When his directorial debut Deadpool hit big, they saw their opportunity and the anthology series found a natural home at Netflix. “We couldn’t have been happier at the response to the show,” recalls Miller, of the excitement around season one and the appetite for more. “It was exactly the kind of passionate reception from animation fans David and I hoped for, but for many long years had been told wouldn’t happen.”
For season two Miller was joined by Jennifer Yuh Nelson as Supervising Director. The Oscar-nominated director has vast animation experience – having worked in the industry for years and helmed Kung Fu Panda 2 and 3. Together they sought talented and diverse animation directors from around the world, for a blend of styles and stories ranging from violent comedy to existential philosophy. “It’s a tonal and stylistic Jenga game,” says Jennifer Yuh Nelson, “Trying to figure out which director might best handle what story.”
Welcome to the Rock ‘n Roll Ghost Podcast. On this episode, the Ghost speaks with musician and composer Jason Hill about his career dating back to his days in the bands Convoy, Louis XIV and Vicki Cryer. As well as his work with The Killers and producing/touring with the New York Dolls and the recent passing of Sylvain Sylvain. Hill also talks about his late career turn towards film and TV composing. He has worked closely with director David Fincher on projects such as Fincher’s Gone Girl and the Netflix series Mindhunter. It’s a pretty wide ranging, fun interview with someone I go back nearly twenty years with.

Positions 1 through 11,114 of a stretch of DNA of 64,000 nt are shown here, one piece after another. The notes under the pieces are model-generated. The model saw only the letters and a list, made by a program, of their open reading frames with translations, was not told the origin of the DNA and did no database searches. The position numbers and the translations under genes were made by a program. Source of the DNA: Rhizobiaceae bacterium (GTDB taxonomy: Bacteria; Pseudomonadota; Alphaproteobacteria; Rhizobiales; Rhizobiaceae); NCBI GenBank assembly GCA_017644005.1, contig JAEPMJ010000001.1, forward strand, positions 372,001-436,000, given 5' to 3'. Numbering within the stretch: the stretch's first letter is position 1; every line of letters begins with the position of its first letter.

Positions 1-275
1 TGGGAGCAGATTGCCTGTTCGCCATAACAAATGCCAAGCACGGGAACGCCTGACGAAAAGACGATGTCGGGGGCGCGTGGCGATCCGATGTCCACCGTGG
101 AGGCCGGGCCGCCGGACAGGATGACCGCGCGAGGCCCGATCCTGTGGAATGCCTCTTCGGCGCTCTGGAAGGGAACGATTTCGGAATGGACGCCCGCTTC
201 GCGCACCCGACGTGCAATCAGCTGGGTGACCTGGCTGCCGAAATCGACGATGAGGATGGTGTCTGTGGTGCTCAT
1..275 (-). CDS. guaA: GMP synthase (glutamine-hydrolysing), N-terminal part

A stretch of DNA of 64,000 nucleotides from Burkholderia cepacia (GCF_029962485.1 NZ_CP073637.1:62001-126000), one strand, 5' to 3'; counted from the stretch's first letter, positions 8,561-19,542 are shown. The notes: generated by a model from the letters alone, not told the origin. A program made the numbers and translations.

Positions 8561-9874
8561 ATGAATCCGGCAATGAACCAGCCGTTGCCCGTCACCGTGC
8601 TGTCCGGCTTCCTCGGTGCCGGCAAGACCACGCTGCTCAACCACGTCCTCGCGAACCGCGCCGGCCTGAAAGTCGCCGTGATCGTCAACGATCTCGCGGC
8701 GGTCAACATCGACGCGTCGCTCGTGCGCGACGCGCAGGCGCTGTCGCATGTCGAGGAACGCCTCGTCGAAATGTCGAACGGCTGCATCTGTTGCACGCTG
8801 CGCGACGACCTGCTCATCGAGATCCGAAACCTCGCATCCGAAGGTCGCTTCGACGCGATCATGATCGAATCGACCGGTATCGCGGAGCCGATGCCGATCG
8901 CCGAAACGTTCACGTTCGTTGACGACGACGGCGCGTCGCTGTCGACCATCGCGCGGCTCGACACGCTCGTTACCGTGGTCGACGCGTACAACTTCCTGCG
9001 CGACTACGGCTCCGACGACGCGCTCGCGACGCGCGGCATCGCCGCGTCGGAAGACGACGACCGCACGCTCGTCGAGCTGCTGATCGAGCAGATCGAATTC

Also, starting April 1st, Hill will be hosting Film Composing and Music production masterclasses. Check out the Department of Recording and Power‘s website for more information.
Tim discusses his beginnings in animation, his journey to directing his first live action movie at 50 and why he’s glad that for all the challenges that came along the way. If that wasn’t enough, he shares thoughts on why his Netflix collaboration with David Fincher works, why film studios will be ‘fossils’ if they don’t keep up with the streamers, and what to expect from Love, Death & Robots Series 2!
Red Carpet Rookies guests are recorded over Zoom. All efforts are made to get the best quality possible but we are victim to the connection!
To celebrate the 25th anniversary of Se7en and the 10th anniversary of The Social Network, The Ringer hereby dubs September 21-25 David Fincher Week. Join us all throughout the week as we celebrate and examine the man, the myth, and his impeccable body of work.
Thanks to ‘House of Cards,’ the man so deeply associated with filmmaking may ironically be best remembered for his impact on the streaming revolution
Try and think back, if you can, to 2013. Obama has just won a second term. “Netflix” still means DVDs in red envelopes. And the idea of a major director deigning to do TV is remarkable enough to turn heads.
David Fincher was hardly the first name-brand auteur to try his hand at the small screen. Most famously, David Lynch brought paranormal dread to primetime with Twin Peaks in 1989; Steven Spielberg directed multiple episodes of his NBC anthology Amazing Stories, with subsequent chapters helmed by Clint Eastwood, Martin Scorsese, and Danny DeVito. But Fincher is neither an irrepressible weirdo prone to counterintuitive career moves nor a middlebrow populist with a family-friendly sensibility. He is, in many ways, a textbook Film Director: an uncompromising visionary who makes dark, violent, and above all, precise movies for adults. Fincher is the last person you could picture taking notes from a network executive, or taking part in the logistical corner-cutting that marks so much of TV production, which naturally made him the first person an up-and-coming entertainment hub would call to signal they’re Not Like Other Networks.